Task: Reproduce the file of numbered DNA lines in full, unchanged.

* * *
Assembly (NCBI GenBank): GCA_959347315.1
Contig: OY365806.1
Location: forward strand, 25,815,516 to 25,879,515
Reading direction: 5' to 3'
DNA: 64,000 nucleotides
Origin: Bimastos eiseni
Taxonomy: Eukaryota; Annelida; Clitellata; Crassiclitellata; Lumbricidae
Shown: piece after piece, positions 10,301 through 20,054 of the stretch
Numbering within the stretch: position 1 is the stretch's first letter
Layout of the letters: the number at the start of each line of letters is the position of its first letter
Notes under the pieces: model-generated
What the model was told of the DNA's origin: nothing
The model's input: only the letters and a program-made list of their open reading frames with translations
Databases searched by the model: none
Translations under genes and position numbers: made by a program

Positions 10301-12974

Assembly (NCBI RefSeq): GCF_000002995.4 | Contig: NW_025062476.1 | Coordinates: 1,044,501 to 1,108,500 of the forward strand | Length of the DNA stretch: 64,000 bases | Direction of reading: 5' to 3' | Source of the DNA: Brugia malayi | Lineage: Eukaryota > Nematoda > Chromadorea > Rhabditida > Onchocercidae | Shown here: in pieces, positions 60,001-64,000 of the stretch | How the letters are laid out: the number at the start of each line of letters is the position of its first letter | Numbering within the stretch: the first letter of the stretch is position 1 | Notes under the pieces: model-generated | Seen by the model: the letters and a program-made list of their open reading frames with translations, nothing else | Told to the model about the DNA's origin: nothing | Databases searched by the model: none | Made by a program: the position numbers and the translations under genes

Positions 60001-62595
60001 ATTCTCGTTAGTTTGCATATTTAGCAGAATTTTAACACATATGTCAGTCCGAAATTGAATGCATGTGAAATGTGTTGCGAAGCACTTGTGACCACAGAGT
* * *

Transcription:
Assembly (NCBI GenBank): GCA_959347315.1
Contig: OY365806.1
Location: forward strand, 25,815,516 to 25,879,515
Reading direction: 5' to 3'
DNA: 64,000 nucleotides
Origin: Bimastos eiseni
Taxonomy: Eukaryota; Annelida; Clitellata; Crassiclitellata; Lumbricidae
Shown: piece after piece, positions 10,301 through 20,054 of the stretch
Numbering within the stretch: position 1 is the stretch's first letter
Layout of the letters: the number at the start of each line of letters is the position of its first letter
Notes under the pieces: model-generated
What the model was told of the DNA's origin: nothing
The model's input: only the letters and a program-made list of their open reading frames with translations
Databases searched by the model: none
Translations under genes and position numbers: made by a program

Positions 10301-12974

Assembly (NCBI RefSeq): GCF_000002995.4 | Contig: NW_025062476.1 | Coordinates: 1,044,501 to 1,108,500 of the forward strand | Length of the DNA stretch: 64,000 bases | Direction of reading: 5' to 3' | Source of the DNA: Brugia malayi | Lineage: Eukaryota > Nematoda > Chromadorea > Rhabditida > Onchocercidae | Shown here: in pieces, positions 60,001-64,000 of the stretch | How the letters are laid out: the number at the start of each line of letters is the position of its first letter | Numbering within the stretch: the first letter of the stretch is position 1 | Notes under the pieces: model-generated | Seen by the model: the letters and a program-made list of their open reading frames with translations, nothing else | Told to the model about the DNA's origin: nothing | Databases searched by the model: none | Made by a program: the position numbers and the translations under genes

Positions 60001-62595
60001 ATTCTCGTTAGTTTGCATATTTAGCAGAATTTTAACACATATGTCAGTCCGAAATTGAATGCATGTGAAATGTGTTGCGAAGCACTTGTGACCACAGAGT